If you’ve noticed a little droplet of saliva just barely hanging on to your kitty’s lip, you’re probably wondering, “Why do cats drool?” And the more important question: “Is something wrong?” Unlike dogs, cats don’t drool very often—but even though it’s uncommon, you may find that your kitty is one of those that you can frequently find expressing her contentment with a little dribble.
Drooling is usually an involuntary response that is usually the result of complete and utter contentment. Think sunbathing, cuddles, biscuit-making, and an air of love—that would make any kitty so happy, that a little drool could result. There are also occasions when drooling may not be indicative of happiness; rather, it may be a sign that something is wrong. In this article, we explain when drooling is normal, when it isn’t, and some common reasons for excessive salivation.
When Drooling Is Normal
You’ve likely noticed a little drop of drool landing on your favorite shirt as your cat kneads into it. Normally, this can be a good thing. It just means that your cat is super cozy and content with you. It’s much like how humans drool when they are completely relaxed and drifting off into sleep. As you probably know, kneading originates from kittenhood. When your cat was a kitten, she used her paws against her mama‘s belly to stimulate milk flow as she suckled. Just like adults carry some comforting behaviors from childhood into their adulthood, cats do the same.
When your cat kneads on you, those visceral memories return, and drooling may be a side effect of your cat feeling warm, safe, and loved by you. This is usually an occasion when your cat may also be purring and completely blissed out. Drooling is normal on these occasions. Your cat is just reminiscing and enjoying the bond she has with you. Therefore, if she’s making biscuits, purring, and nuzzling up against you when you notice drooling, that’s a completely normal response to the contentment and fulfillment she feels alongside you.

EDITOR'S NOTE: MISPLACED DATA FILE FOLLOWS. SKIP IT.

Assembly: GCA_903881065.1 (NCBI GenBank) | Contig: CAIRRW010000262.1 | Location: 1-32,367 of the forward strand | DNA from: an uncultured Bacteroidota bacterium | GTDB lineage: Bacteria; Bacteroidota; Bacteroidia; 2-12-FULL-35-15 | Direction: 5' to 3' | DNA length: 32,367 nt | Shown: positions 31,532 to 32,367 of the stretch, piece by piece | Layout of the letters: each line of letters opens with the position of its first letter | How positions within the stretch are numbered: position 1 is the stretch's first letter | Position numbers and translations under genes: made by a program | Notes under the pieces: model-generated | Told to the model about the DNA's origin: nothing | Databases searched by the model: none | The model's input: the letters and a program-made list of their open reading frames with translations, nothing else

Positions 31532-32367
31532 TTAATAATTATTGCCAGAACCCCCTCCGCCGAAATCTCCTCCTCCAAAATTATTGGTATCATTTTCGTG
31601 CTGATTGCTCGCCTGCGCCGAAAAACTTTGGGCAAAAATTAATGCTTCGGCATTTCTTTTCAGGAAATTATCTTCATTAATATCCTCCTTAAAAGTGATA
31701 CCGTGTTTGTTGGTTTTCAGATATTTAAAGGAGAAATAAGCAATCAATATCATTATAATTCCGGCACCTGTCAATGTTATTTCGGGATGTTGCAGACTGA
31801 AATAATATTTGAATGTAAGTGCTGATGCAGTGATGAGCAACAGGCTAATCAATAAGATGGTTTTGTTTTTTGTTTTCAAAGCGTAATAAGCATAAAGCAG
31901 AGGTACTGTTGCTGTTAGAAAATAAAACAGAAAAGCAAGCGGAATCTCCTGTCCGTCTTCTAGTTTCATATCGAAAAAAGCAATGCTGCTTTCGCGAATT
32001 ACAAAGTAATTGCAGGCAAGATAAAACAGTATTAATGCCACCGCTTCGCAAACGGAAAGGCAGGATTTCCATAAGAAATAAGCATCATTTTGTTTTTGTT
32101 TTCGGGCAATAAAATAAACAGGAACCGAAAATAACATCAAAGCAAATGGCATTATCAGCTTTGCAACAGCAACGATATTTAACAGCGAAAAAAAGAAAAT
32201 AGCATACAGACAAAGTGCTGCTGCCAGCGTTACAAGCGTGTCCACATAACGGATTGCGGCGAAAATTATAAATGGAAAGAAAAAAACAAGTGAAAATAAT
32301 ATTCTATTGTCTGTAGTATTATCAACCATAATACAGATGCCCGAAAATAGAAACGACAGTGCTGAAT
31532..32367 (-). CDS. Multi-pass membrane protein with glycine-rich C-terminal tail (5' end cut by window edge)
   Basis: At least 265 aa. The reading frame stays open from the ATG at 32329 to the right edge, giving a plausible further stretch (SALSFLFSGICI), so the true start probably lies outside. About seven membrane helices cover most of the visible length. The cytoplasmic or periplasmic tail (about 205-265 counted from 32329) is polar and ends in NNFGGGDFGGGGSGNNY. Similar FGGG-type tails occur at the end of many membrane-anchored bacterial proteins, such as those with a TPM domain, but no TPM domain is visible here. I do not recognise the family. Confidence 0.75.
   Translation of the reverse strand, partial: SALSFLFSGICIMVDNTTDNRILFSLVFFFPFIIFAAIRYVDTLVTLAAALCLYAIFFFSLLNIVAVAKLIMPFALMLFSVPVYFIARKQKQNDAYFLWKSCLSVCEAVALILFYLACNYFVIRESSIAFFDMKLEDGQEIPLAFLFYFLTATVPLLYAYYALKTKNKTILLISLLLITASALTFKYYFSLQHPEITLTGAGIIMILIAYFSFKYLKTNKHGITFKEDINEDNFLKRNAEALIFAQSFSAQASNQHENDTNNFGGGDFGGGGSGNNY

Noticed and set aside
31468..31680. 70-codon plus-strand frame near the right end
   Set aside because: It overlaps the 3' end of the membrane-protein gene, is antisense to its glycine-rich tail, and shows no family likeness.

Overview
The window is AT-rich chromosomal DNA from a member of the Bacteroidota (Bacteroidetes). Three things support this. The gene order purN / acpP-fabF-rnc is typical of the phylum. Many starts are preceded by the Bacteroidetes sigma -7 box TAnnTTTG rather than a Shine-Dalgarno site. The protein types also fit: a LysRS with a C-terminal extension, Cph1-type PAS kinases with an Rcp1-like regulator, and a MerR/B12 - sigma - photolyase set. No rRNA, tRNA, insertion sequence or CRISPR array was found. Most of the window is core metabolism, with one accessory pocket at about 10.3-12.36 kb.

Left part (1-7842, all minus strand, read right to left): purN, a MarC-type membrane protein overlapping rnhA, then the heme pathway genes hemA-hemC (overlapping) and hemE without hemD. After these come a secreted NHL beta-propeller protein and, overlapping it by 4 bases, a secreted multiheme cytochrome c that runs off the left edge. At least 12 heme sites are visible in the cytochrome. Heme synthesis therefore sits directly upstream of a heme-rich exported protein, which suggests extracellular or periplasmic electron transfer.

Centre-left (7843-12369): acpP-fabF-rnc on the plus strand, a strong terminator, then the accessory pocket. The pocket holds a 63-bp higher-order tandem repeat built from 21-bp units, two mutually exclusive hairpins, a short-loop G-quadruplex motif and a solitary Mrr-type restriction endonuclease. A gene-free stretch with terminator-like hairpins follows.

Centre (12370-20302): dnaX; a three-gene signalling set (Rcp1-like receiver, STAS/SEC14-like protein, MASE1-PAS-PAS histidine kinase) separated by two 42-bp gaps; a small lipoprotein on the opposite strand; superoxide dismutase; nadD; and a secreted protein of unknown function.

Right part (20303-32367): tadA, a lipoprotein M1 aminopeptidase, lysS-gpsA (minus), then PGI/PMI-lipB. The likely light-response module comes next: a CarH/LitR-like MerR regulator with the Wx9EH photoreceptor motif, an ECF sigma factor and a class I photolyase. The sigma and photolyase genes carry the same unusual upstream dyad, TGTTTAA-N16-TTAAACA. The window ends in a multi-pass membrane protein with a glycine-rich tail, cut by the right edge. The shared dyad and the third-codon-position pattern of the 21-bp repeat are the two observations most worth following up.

Another instance that is more uncommon with cats than it is with dogs is if your cat drools when you present a particularly scrumptious food option. If you notice drooling around mealtimes or when you get her favorite treats out from the cupboard, then that’s typically nothing to worry about. Just make sure that you keep a close eye to determine what the triggers are.
Drooling may also be activated in the case of stress or fear. This is a normal response for cats and should only be a temporary situation. For example, if your cat completely hates car rides, as some cats do, drooling may be a part of that stress and fear response. However, if you notice that your cat is regularly fearful and regularly drooling, that may be something you want to talk to your vet about. But if you only notice it during particularly stressful occasions, it’s likely related to the stress and usually nothing to be too concerned about.
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When You Should Be Concerned
Constant drooling is a cause for concern. Generally, this means that your cat has some kind of underlying health issue. If you’ve noticed that despite normal instances of drooling, your cat keeps displaying this behavior, you should make an appointment with your veterinarian to inquire further. In fact, you should be regularly visiting your veterinarian at the very least once per year for a routine wellness exam so that you can remain proactive when it comes to your cat’s health.
Reasons Cats Drool